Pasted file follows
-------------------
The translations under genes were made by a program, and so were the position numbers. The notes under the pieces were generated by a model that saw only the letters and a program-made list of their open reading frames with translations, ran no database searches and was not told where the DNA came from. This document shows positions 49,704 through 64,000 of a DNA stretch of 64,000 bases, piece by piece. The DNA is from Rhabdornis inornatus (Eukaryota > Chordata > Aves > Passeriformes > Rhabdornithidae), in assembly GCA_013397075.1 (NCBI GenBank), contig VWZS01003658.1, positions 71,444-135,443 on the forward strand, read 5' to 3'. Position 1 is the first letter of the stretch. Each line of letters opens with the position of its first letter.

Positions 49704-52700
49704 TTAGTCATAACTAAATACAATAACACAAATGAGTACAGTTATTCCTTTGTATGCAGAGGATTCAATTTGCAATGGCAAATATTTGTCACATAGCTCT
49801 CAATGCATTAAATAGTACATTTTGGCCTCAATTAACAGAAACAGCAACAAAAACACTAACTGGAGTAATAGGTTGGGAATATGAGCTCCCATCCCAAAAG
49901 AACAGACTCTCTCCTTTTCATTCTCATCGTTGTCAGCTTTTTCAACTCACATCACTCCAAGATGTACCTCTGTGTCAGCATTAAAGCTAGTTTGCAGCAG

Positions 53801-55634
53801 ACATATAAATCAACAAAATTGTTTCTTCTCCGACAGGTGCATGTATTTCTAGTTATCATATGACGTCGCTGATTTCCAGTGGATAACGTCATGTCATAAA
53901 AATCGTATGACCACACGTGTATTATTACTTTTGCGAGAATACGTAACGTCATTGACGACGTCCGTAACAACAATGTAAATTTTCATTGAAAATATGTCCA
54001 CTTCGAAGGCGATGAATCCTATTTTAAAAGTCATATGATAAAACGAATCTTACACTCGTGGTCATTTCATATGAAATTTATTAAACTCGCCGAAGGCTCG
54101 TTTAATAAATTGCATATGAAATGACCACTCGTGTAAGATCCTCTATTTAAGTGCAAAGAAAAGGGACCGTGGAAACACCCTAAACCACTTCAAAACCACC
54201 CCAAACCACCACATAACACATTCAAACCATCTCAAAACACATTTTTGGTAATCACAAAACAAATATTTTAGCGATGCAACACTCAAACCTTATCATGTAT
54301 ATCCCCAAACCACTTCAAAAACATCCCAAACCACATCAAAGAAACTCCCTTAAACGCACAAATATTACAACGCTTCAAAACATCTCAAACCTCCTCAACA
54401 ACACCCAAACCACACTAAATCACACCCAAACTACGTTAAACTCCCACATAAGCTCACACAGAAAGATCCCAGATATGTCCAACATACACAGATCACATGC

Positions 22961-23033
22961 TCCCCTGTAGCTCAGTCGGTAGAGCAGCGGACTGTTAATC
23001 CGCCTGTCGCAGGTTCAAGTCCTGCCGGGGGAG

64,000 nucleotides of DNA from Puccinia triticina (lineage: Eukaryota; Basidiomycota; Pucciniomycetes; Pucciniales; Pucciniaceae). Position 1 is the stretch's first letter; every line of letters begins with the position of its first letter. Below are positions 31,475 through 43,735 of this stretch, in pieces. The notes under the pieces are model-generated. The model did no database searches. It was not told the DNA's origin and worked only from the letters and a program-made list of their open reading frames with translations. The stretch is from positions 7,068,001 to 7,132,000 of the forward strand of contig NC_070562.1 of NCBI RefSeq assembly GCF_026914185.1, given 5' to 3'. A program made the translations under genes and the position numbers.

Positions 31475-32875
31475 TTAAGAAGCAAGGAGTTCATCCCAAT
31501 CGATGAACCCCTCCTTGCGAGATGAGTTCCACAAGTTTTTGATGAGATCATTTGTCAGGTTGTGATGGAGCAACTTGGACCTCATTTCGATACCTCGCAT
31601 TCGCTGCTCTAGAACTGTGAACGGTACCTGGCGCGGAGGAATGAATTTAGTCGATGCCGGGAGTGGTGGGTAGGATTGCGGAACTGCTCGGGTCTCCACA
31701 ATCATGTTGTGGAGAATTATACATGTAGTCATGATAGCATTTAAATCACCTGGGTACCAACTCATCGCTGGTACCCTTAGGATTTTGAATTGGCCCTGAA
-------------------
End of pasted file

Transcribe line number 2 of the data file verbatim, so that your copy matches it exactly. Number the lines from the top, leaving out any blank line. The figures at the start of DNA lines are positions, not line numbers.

Positions 49704-52700